2010 Soccer World Cup Prayer
Lord God it is the year 2010. The year of the soccer world cup. The year when African soil welcomes the world to play and watch what is known as the beautiful game. Lord, people are excited and this is wonderful to see. Our nation is overflowing with pride and our continent is enjoying being in the news for something other than suffering and strife. To show off the beauty of this beloved country to an ever growing amount of tourists is a privilege. There are flags flying everywhere—none are being burned in protest instead they are being embraced with respect and regard, even the flags of our “enemies”.
Lord a little round ball has given us a unifying focus—our primary identity is no longer black or white; rich or poor; supburb or township; boardroom or street corner, parliament or pub—we are supporters with a comon hope and comon goal and even a comon noice —<<<
Lord, people have worked hard for this world cup. If not heaven, then atleast a lot of earth has been moved for it to take place and we marvel at the new infrastructure—a supersonic train—new buses—highways and walkways which have provided much needed jobs for which we are thankful.
But Lord even though I am excited I am equally disturbed. Why did we need a soccer world cup as a motivating factor to address matters of national infrastructure? And how come the bulk of the infrastructural change benefits the privileged over the deprived? How come we build bridges for fans that will be used for only a few weeks but there are communities living next to busy roads and railway lines without bridges forcing the young and old to risk their lives everytime they seek to go across to the other side?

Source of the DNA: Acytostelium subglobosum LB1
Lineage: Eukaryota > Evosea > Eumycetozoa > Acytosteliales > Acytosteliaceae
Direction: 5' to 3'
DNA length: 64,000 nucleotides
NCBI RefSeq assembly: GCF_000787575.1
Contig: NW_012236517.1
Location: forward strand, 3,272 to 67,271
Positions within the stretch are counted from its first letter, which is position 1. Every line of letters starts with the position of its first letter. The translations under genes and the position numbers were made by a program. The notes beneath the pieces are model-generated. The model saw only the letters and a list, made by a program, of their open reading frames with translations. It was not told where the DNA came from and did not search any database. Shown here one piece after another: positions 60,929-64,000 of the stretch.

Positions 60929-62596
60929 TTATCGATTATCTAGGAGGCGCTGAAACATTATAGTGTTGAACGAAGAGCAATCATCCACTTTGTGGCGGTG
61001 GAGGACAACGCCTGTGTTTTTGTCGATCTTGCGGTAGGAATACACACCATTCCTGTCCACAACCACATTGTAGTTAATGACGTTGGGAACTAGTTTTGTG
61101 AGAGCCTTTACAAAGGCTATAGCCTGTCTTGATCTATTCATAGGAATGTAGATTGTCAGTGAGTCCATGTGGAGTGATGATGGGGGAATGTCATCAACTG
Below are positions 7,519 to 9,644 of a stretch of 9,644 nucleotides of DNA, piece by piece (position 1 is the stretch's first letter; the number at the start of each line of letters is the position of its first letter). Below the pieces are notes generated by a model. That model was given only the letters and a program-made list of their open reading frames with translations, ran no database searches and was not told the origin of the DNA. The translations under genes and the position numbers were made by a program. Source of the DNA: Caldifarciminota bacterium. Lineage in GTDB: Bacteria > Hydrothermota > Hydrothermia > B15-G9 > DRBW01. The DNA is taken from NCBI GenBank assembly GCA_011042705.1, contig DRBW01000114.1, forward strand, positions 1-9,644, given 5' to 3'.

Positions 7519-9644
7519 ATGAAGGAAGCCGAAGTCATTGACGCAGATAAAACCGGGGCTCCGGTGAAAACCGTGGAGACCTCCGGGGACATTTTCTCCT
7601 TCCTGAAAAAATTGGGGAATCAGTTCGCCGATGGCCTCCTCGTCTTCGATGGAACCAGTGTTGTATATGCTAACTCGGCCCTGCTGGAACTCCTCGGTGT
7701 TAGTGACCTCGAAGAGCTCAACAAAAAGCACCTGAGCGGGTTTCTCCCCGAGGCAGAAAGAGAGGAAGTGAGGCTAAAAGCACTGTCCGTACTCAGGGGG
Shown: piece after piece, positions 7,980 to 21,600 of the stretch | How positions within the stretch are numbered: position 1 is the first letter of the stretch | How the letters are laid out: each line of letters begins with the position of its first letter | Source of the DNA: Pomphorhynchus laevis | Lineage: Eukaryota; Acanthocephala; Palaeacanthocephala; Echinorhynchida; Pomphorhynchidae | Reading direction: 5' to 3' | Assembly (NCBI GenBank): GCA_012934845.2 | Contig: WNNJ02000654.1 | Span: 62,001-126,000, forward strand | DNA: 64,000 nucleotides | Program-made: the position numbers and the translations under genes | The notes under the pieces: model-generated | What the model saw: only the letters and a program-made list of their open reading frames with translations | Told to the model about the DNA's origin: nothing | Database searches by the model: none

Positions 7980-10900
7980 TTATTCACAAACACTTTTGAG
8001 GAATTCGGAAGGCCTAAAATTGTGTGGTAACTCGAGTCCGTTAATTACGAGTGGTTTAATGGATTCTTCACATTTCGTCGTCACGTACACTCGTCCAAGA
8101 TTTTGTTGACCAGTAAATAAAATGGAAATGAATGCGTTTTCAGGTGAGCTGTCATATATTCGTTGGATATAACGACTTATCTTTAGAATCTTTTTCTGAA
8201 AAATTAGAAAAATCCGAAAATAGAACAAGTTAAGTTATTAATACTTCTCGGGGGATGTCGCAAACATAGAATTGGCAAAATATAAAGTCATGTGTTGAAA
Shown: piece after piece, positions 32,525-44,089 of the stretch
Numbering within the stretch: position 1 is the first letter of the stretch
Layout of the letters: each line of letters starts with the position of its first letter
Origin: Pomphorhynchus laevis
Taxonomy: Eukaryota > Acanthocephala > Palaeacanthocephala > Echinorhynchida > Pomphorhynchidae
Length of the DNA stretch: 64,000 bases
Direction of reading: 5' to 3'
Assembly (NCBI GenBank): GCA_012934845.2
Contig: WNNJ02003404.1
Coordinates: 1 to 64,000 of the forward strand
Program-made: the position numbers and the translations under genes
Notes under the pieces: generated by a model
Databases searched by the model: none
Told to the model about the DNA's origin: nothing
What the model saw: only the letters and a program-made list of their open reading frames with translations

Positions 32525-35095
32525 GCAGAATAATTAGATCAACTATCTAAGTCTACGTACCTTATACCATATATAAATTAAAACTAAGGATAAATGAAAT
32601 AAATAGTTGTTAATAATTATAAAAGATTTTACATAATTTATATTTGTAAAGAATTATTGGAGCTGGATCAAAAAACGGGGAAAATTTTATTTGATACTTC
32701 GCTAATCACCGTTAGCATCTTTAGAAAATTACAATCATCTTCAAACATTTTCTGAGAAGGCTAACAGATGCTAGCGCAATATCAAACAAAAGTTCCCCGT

Why are highway pavements paved where no one ever walks using far more bricks than it would take to enclose open toilets? Billions are spent on stadia while our housing backlog increases anually.
We have first class airports that really are beautiful but only the rich can afford to fly—in truth our public transport system for the majority remains overcrowded and unsafe. We hear of a nearby hospital that has been upgraded for this event only to be closed soon afterwards and we wonder how we can afford such waste.
Lord we are grateful for the jobs that have been created but we also know that the shareholders of the construction companies have made a disproportionate profit than those who have actually done the hard physical work.
Lord as we welcome thousands of visitors we do so with fear that human trafficking, child abduction and the sex trade may all increase. Finally Lord how did we get to this place where soccer players earn multimillion Pound salaries—and for what really—compared to educators and nurses and vocations that are dedicated to the development of the human person and the wellbeing of the planet. Have mercy on us for our skewed priorities Lord.
Have mercy on us for being more passionate about a little round ball than we are about feeding the hungry and housing the homeless and working for economic justice in the world you so love.